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Self-Discipline Outdoes IQ in Predicting Academic Performance of Adolescents
Angela L. Duckworth and Martin E. P. Seligman
Vol. 16, No. 12 (Dec., 2005), pp. 939-944
Stable URL: http://www.jstor.org/stable/40064361
Page Count: 6
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In a longitudinal study of 140 eighth-grade students, self-discipline measured by self-report, parent report, teacher report, and monetary choice questionnaires in the fall predicted final grades, school attendance, standardized achievement-test scores, and selection into a competitive high school program the following spring. In a replication with 164 eighth graders, a behavioral delay-of-gratification task, a questionnaire on study habits, and a group-administered IQ test were added. Self-discipline measured in the fall accounted for more than twice as much variance as IQ in final grades, high school selection, school attendance, hours spent doing homework, hours spent watching television (inversely), and the time of day students began their homework. The effect of self-discipline on final grades held even when controlling for first-marking-period grades, achievement-test scores, and measured IQ. These findings suggest a major reason for students falling short of their intellectual potential: their failure to exercise self-discipline.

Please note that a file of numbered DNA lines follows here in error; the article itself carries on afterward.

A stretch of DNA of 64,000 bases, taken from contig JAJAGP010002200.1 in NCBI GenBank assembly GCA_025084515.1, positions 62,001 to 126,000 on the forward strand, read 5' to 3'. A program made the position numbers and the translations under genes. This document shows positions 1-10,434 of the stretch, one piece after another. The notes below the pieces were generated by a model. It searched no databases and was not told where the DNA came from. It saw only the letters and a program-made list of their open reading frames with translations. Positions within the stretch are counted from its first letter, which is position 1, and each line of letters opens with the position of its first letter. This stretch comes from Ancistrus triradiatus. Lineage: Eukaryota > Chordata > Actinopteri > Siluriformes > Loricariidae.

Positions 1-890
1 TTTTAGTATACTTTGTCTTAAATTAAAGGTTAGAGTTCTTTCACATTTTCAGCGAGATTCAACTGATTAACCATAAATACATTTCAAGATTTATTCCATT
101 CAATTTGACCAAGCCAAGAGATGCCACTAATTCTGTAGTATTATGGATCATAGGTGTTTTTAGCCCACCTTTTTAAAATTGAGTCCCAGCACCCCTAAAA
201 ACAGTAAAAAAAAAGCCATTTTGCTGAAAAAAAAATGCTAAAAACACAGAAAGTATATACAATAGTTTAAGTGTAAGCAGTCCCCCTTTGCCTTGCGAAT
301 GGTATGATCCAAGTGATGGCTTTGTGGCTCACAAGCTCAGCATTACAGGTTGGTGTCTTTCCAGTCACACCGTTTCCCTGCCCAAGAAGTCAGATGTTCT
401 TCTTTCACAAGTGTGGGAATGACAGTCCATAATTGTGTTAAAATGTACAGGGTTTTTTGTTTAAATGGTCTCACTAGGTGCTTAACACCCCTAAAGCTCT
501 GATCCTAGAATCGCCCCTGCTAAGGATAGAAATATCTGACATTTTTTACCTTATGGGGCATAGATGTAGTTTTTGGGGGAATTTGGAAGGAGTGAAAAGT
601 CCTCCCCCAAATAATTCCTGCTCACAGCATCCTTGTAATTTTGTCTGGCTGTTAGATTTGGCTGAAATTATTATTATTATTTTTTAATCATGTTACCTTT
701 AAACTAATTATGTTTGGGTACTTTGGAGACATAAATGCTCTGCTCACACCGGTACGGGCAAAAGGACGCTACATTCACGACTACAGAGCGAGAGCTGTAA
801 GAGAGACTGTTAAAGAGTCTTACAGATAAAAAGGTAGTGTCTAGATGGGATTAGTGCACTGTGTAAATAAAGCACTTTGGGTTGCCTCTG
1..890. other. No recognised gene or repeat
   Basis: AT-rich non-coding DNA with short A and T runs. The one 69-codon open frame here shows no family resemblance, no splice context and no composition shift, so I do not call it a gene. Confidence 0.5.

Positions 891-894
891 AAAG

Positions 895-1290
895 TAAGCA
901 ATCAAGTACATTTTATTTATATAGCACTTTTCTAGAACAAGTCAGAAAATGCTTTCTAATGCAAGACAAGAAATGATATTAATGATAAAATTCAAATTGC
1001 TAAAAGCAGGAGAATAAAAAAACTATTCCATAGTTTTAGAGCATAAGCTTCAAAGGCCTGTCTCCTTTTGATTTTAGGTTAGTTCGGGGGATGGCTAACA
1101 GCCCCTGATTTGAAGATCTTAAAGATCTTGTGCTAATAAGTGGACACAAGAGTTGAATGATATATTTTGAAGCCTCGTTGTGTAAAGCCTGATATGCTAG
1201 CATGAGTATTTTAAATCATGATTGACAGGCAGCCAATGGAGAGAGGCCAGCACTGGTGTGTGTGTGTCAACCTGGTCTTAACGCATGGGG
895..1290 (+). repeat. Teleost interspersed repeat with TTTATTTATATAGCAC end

Psychological Science © 2005 Association for Psychological Science